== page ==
- The Washington Times - Saturday, August 28, 2021

Rep. Louie Gohmert pushed ivermectin as a possible treatment for COVID-19 late Friday despite recent warnings from both the U.S. Centers for Disease Control and Prevention and Food and Drug Administration.

Mr. Gohmert, Texas Republican, did not explicitly recommend using the anti-parasitic drug to prevent or treat the viral disease, but rather cited what he said was an article published earlier this year.

“I don’t know if y’all saw, but a month after President Trump left office, the American Journal of Medicine came out with a great article that they had discovered a regimen of medication that when taken together early in Covid that–you may have heard of it: hydroxychloroquine; ivermectin; a Z-Pak, azithromycin; zinc,” Mr. Gohmert said at the Texas Youth Summit, as seen in video captured by Mediaite.

Mr. Gohmert did not discuss the article further in the video. Attendees can be heard applauding when he began naming the drugs before he subsequently proceeded to recall having battled COVID-19 himself.

None of the substances mentioned by Mr. Gohmert have been clinically proven to be effective treatments for COVID-19, the contagious respiratory disease caused by the novel coronavirus, Mediaite noted.



Indeed, both the CDC and FDA issued alerts in recent days advising people against using ivermectin to attempt to prevent or treat COVID-19, warning it has not been proven effective and may lead to death.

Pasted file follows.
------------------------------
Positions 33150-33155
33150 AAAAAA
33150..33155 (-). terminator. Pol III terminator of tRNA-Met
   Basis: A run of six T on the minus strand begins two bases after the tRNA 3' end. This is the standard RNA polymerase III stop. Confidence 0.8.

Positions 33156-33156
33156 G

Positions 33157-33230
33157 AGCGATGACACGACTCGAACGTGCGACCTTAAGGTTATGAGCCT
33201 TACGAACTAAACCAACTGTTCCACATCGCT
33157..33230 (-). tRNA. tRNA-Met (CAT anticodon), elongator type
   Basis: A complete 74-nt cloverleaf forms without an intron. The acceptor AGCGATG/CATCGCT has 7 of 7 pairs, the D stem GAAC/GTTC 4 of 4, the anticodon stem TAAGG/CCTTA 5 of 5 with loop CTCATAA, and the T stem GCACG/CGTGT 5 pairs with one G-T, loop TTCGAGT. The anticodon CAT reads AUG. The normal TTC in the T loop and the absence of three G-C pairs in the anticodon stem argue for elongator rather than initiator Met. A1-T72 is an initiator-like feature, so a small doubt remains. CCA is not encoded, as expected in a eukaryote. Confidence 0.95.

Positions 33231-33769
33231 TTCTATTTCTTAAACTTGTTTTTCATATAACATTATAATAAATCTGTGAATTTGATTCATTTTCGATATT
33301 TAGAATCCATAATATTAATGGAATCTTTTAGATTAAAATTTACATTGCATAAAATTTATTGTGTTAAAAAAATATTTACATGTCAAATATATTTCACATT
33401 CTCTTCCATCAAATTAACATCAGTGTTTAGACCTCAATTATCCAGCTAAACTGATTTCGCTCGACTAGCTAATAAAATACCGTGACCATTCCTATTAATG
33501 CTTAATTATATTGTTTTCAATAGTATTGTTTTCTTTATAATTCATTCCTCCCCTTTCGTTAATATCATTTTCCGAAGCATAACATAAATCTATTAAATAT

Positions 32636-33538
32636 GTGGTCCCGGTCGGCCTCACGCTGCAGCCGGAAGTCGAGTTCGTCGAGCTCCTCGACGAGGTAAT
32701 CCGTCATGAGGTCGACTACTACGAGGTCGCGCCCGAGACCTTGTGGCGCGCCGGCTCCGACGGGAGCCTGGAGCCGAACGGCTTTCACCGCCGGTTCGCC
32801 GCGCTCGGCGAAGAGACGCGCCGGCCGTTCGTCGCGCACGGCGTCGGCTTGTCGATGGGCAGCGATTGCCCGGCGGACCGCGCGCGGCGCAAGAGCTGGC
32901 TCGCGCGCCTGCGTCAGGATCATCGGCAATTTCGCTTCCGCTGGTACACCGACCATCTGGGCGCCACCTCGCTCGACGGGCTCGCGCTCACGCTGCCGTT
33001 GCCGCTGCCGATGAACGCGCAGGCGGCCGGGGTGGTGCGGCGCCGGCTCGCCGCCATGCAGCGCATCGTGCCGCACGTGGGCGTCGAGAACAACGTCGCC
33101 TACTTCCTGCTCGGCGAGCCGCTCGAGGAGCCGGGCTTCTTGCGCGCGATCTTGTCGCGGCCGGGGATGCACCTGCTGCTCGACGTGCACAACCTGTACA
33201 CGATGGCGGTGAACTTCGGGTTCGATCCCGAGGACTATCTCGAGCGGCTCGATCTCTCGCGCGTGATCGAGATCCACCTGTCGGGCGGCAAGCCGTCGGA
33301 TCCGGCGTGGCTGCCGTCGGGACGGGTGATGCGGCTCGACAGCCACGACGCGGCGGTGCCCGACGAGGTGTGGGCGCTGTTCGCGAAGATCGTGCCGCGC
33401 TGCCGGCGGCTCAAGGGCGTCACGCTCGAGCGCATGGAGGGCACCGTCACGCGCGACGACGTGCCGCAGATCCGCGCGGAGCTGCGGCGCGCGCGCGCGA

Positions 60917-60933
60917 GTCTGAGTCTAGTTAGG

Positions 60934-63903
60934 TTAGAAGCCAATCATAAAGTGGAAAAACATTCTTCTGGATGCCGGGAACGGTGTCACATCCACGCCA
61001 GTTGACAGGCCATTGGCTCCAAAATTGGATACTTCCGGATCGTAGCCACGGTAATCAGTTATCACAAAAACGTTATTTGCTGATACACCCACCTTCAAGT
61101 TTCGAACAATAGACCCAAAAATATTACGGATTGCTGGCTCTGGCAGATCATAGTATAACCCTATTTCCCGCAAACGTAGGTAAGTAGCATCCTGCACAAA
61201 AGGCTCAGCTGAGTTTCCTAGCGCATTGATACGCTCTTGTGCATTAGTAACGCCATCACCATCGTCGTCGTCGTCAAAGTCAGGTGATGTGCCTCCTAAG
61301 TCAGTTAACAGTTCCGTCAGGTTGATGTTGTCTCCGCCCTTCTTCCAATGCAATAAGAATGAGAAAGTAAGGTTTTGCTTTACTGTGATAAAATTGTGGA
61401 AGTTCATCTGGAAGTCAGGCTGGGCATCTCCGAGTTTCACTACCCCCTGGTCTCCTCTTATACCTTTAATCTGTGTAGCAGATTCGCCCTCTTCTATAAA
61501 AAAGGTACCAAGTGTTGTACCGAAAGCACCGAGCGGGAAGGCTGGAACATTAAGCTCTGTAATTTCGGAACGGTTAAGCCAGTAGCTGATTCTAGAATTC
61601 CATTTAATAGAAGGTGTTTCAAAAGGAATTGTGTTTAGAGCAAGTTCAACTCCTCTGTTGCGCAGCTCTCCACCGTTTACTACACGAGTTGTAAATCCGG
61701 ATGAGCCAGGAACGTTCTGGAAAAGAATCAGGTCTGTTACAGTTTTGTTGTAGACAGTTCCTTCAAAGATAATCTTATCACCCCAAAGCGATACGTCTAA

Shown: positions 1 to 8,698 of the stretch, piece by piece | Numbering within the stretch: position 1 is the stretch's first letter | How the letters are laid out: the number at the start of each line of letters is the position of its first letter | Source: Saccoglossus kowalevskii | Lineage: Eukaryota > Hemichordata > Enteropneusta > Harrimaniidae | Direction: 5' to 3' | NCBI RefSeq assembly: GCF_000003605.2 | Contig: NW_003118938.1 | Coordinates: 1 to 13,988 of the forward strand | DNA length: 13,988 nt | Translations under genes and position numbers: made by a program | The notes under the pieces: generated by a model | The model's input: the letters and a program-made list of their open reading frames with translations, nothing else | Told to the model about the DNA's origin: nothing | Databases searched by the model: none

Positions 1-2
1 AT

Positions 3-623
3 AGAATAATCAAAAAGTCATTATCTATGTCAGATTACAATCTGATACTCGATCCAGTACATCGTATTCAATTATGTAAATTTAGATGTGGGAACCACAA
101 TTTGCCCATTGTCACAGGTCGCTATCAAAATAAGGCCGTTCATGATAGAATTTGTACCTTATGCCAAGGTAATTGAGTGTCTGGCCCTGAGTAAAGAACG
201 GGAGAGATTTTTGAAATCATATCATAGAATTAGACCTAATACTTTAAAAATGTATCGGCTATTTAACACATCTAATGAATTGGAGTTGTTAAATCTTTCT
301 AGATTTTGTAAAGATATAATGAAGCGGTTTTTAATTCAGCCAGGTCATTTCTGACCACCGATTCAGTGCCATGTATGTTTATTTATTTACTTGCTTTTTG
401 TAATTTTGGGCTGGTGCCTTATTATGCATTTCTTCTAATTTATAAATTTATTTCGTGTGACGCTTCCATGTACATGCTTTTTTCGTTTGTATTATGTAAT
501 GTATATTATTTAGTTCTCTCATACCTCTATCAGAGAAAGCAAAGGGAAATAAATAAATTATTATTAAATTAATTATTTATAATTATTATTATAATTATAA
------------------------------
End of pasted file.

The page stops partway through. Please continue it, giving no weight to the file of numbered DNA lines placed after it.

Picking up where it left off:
The number of ivermectin prescriptions filled by retail pharmacies each week has increased from around 3,600 before the pandemic started, to over 88,000 for the week ending Aug. 13, the CDC said Thursday.

Relatedly, the CDC said ivermectin-related hospitalizations and calls to poison control centers have recently spiked as well. Adverse effects include nausea, hallucinations, seizures, coma and death.

In the alert, the CDC highlighted recent examples of adults who needed to be hospitalized after consuming ivermectin because they believed it would prevent or treat COVID-19.

The FDA issued a warning of its own days earlier advising people against using ivermectin to treat COVID-19 and warned the anti-parasitic drug could be “very dangerous” if taken improperly.

Research involving ivermectin and COVID-19 is underway, the FDA added. The CDC noted that currently there is insufficient data to recommend using the anti-parasitic drug to treat the disease, however.

The CDC said getting vaccinated against COVID-19 is the safest and most effective way to prevent severe illness or death from the disease, which has killed more than 600,000 people in the U.S. since 2020.

Speaking at the summit, Mr. Gohmert, who tested positive for COVID-19 in July 2020, before the vaccines were available, lauded former President Trump for expediting their roll-out before raising concerns.

He got the government out of the way so it could be developed quickly. The trouble is, these vaccines, they were only approved for emergency use,” said Mr. Gohmert.

The FDA on Monday fully approved the COVID-19 vaccine made by Pfizer and BioNTech. Other shots made by Moderna and Johnson & Johnson are still being administered nationwide while pending full approval.

Fifty-two percent of the U.S. population is fully vaccinated, including 81% of adults over the age of 65 and 60.8% of people ages 12 years old and up, according to the CDC.

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